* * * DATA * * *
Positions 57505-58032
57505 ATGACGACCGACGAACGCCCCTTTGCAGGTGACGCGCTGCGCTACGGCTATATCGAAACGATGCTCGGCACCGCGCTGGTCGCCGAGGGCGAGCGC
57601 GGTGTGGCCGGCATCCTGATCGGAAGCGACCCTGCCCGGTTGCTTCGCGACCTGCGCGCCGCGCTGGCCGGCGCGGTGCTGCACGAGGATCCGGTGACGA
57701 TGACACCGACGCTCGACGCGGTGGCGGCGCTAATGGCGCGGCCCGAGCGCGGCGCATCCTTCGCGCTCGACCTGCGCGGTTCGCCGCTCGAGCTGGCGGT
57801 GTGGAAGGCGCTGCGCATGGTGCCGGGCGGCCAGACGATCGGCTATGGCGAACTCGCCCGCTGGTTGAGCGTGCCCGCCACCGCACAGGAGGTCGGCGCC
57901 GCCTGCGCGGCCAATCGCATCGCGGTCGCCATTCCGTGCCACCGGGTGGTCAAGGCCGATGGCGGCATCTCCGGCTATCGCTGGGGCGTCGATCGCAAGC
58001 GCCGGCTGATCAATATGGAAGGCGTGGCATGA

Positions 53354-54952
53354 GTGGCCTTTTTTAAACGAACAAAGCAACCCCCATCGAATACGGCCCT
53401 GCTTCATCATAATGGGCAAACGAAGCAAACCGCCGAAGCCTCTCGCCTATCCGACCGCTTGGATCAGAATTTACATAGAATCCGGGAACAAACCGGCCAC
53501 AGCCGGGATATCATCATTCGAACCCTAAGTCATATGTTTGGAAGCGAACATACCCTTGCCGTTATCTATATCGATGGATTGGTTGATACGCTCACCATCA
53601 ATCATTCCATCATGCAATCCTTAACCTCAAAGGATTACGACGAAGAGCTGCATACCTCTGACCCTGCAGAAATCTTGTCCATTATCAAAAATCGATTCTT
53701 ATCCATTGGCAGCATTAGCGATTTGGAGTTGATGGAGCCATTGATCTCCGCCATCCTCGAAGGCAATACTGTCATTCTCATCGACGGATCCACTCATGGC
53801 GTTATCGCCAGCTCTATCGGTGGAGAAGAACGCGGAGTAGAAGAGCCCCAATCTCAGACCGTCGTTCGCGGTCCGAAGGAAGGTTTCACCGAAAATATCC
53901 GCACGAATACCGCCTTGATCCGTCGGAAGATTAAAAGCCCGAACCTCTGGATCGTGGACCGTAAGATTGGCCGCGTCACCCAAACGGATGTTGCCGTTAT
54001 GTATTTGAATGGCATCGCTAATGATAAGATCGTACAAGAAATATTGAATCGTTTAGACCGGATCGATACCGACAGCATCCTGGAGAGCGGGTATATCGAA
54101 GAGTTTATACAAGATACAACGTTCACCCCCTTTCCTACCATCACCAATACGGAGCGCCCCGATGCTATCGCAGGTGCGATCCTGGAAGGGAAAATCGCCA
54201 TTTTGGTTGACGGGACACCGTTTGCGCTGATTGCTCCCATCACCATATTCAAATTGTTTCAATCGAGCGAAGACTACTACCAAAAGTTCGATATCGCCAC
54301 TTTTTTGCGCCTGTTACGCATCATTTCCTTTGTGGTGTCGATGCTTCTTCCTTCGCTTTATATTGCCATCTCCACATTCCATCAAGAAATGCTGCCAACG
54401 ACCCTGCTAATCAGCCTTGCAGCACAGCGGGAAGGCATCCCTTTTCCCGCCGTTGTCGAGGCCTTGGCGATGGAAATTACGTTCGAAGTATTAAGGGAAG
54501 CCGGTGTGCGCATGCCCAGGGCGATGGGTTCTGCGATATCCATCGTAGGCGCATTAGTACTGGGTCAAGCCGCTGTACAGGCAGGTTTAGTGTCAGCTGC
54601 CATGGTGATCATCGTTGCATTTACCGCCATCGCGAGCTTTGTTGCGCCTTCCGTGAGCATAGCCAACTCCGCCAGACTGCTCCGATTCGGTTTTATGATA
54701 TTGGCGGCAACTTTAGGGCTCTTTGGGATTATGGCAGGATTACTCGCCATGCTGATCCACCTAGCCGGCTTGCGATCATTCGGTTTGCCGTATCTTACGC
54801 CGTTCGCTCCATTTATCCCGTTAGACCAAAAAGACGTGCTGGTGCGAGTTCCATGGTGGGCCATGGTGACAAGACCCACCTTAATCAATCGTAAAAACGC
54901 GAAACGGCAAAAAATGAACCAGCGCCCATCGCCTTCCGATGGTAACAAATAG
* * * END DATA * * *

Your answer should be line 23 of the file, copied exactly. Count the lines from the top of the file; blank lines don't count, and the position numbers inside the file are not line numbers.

54701 TTGGCGGCAACTTTAGGGCTCTTTGGGATTATGGCAGGATTACTCGCCATGCTGATCCACCTAGCCGGCTTGCGATCATTCGGTTTGCCGTATCTTACGC